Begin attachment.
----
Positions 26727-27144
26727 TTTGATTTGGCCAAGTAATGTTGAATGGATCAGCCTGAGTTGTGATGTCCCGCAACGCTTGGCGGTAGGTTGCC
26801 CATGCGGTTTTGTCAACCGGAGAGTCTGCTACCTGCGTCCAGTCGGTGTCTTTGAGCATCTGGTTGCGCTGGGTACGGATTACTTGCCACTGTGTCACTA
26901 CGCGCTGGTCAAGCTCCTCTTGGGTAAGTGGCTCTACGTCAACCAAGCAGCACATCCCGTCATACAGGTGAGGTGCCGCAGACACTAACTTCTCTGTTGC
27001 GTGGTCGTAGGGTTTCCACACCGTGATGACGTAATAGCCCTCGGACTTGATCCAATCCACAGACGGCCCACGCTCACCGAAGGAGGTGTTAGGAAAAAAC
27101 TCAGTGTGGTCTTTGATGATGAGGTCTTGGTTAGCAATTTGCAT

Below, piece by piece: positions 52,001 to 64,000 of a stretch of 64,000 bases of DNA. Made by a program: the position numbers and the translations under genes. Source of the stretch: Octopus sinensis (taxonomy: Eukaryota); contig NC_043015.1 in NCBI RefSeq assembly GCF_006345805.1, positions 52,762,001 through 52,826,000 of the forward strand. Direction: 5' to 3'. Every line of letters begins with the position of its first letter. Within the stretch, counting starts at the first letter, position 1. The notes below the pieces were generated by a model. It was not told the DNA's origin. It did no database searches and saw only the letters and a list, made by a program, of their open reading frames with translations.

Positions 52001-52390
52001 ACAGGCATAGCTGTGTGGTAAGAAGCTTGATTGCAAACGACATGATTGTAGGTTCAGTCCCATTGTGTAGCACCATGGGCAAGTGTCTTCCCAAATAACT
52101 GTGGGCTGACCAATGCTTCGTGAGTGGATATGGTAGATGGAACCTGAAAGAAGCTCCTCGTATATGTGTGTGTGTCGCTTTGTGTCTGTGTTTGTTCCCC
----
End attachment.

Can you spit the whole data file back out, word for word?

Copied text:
Positions 26727-27144
26727 TTTGATTTGGCCAAGTAATGTTGAATGGATCAGCCTGAGTTGTGATGTCCCGCAACGCTTGGCGGTAGGTTGCC
26801 CATGCGGTTTTGTCAACCGGAGAGTCTGCTACCTGCGTCCAGTCGGTGTCTTTGAGCATCTGGTTGCGCTGGGTACGGATTACTTGCCACTGTGTCACTA
26901 CGCGCTGGTCAAGCTCCTCTTGGGTAAGTGGCTCTACGTCAACCAAGCAGCACATCCCGTCATACAGGTGAGGTGCCGCAGACACTAACTTCTCTGTTGC
27001 GTGGTCGTAGGGTTTCCACACCGTGATGACGTAATAGCCCTCGGACTTGATCCAATCCACAGACGGCCCACGCTCACCGAAGGAGGTGTTAGGAAAAAAC
27101 TCAGTGTGGTCTTTGATGATGAGGTCTTGGTTAGCAATTTGCAT

Below, piece by piece: positions 52,001 to 64,000 of a stretch of 64,000 bases of DNA. Made by a program: the position numbers and the translations under genes. Source of the stretch: Octopus sinensis (taxonomy: Eukaryota); contig NC_043015.1 in NCBI RefSeq assembly GCF_006345805.1, positions 52,762,001 through 52,826,000 of the forward strand. Direction: 5' to 3'. Every line of letters begins with the position of its first letter. Within the stretch, counting starts at the first letter, position 1. The notes below the pieces were generated by a model. It was not told the DNA's origin. It did no database searches and saw only the letters and a list, made by a program, of their open reading frames with translations.

Positions 52001-52390
52001 ACAGGCATAGCTGTGTGGTAAGAAGCTTGATTGCAAACGACATGATTGTAGGTTCAGTCCCATTGTGTAGCACCATGGGCAAGTGTCTTCCCAAATAACT
52101 GTGGGCTGACCAATGCTTCGTGAGTGGATATGGTAGATGGAACCTGAAAGAAGCTCCTCGTATATGTGTGTGTGTCGCTTTGTGTCTGTGTTTGTTCCCC